Wells Just Reported The Worst Mortgage Number Since The Financial Crisis
When we reported Wells Fargo's Q1 earnings back in April, we drew readers' attention to one specific line of business, the one we dubbed the bank's "bread and butter", namely mortgage lending, and which as we then reported was "the biggest alarm" because "as a result of rising rates, Wells' residential mortgage applications and pipelines both tumbled, sliding just shy of the post-crisis lows recorded in late 2013.
Then, a quarter ago a glimmer of hope emerged for the America's largest traditional mortgage lender (which has since lost the top spot to alternative mortgage originators), as both mortgage applications and the pipeline posted a surprising, if welcome to bulls, rebound.
However, it was not meant to last, because buried deep in its presentation accompanying otherwise unremarkable Q3 results (modest EPS and revenue beats), Wells just reported that its 'bread and butter' is once again missing, and in Q3 2018 the amount in the all-important Wells Fargo Mortgage Application pipeline shrank again, dropping to $22 billion, the lowest level since the financial crisis.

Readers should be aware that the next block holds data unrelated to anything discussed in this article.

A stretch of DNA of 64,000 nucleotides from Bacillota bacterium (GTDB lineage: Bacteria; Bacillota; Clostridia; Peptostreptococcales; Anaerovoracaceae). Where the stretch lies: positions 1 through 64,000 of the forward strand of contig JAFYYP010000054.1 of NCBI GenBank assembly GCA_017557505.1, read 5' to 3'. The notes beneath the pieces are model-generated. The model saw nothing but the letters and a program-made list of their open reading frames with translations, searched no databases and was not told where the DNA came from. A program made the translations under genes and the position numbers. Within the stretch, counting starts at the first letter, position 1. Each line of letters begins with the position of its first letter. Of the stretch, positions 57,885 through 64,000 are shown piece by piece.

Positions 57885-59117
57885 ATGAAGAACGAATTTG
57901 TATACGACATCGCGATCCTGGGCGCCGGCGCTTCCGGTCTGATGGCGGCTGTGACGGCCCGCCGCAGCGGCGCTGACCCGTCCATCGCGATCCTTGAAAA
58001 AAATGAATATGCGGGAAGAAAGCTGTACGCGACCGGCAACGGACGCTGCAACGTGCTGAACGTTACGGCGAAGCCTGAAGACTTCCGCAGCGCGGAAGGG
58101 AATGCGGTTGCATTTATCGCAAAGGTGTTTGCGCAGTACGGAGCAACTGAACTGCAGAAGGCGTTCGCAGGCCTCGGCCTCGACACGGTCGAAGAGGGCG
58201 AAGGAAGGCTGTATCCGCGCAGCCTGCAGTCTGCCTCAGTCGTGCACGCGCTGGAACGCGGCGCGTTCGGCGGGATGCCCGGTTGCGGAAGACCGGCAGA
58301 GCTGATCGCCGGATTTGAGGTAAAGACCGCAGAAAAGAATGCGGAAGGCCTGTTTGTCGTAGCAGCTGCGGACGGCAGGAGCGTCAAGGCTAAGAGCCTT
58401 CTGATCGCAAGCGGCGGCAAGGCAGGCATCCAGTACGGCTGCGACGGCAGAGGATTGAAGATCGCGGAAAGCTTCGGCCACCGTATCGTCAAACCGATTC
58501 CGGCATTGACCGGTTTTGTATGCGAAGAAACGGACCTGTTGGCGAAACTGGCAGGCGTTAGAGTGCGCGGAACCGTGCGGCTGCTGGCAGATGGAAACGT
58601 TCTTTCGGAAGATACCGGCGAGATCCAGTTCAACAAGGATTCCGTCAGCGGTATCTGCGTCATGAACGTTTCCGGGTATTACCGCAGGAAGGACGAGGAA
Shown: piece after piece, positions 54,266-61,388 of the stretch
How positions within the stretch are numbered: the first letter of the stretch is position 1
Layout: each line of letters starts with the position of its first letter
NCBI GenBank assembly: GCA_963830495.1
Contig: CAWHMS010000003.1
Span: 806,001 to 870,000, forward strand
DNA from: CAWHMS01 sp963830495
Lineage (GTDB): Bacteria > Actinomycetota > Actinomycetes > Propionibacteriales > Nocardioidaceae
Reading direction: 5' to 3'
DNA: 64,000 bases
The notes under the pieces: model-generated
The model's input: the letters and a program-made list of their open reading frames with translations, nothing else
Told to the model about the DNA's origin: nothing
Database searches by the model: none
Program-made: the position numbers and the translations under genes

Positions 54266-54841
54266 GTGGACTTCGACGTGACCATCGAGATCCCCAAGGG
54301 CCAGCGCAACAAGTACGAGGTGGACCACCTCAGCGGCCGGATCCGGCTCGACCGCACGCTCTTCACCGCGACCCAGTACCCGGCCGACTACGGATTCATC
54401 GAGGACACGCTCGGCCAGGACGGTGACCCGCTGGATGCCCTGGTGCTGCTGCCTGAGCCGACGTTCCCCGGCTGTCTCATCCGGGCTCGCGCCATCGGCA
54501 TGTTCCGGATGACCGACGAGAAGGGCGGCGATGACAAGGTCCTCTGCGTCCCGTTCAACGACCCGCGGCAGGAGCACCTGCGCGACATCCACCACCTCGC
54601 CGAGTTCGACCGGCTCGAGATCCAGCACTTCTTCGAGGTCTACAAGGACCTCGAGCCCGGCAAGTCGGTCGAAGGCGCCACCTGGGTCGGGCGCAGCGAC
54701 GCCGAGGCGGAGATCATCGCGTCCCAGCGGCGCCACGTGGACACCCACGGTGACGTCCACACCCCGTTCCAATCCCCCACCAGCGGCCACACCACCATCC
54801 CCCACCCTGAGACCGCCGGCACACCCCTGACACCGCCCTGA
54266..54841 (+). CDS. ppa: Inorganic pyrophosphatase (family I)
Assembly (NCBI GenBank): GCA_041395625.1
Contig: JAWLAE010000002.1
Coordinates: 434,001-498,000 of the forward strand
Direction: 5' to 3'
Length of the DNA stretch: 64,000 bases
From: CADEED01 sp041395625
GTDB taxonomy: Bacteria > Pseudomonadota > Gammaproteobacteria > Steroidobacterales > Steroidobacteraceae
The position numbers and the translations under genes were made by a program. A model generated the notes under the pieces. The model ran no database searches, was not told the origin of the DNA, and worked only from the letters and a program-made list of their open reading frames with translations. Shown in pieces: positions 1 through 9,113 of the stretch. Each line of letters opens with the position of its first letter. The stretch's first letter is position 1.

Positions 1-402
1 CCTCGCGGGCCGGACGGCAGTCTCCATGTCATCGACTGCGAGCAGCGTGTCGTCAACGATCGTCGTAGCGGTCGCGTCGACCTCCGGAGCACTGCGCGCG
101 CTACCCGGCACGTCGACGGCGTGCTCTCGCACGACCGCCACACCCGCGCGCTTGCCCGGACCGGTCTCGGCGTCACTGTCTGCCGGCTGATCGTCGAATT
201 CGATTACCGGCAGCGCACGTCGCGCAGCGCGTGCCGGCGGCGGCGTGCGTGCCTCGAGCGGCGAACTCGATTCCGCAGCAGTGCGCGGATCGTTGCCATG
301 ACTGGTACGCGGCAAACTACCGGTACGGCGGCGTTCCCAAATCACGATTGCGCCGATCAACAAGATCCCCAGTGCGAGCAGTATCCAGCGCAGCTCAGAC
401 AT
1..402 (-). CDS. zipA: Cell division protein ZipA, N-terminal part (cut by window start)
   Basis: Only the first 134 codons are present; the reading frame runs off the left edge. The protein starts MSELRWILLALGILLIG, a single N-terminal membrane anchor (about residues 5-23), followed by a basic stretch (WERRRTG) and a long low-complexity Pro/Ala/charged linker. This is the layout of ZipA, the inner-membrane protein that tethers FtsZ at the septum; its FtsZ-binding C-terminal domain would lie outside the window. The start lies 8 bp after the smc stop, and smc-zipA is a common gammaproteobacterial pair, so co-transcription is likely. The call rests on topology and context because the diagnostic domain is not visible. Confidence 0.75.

Yet while the mortgage pipeline has not been worse in a decade despite the so-called recovery, at least it has bottomed. What was more troubling is that it was Wells' actual mortgage applications, a forward-looking indicator on the state of the broader housing market and how it is impacted by rising rates, that was even more dire, slumping from $67BN in Q2 to $57BN in Q3, down 22% Y/Y and the the lowest since the financial crisis (incidentally, a topic we covered recently in "Mortgage Refis Tumble To Lowest Since The Financial Crisis, Leaving Banks Scrambling").
Meanwhile, Wells' mortgage originations number, which usually trails the pipeline by 3-4 quarters, was nearly as bad, dropping $4BN sequentially from $50 billion to just $46 billion. And since this number lags the mortgage applications, we expect it to continue posting fresh post-crisis lows in the coming quarter especially if rates continue to rise.
That said, it wasn't all bad news for Wells, whose Net Interest Margin managed to post a modest increase for the second consecutive quarter, rising to $12.572 billion. This is what Wells said: "NIM of 2.94% was up 1 bp LQ driven by a reduction in the proportion of lower yielding assets, and a modest benefit from hedge ineffectiveness accounting." On the other hand, if one reads the fine print, one finds that the number was higher by $80 million thanks to "one additional day in the quarter" (and $54 million from hedge ineffectiveness accounting), in other words, Wells' NIM posted another decline in the quarter.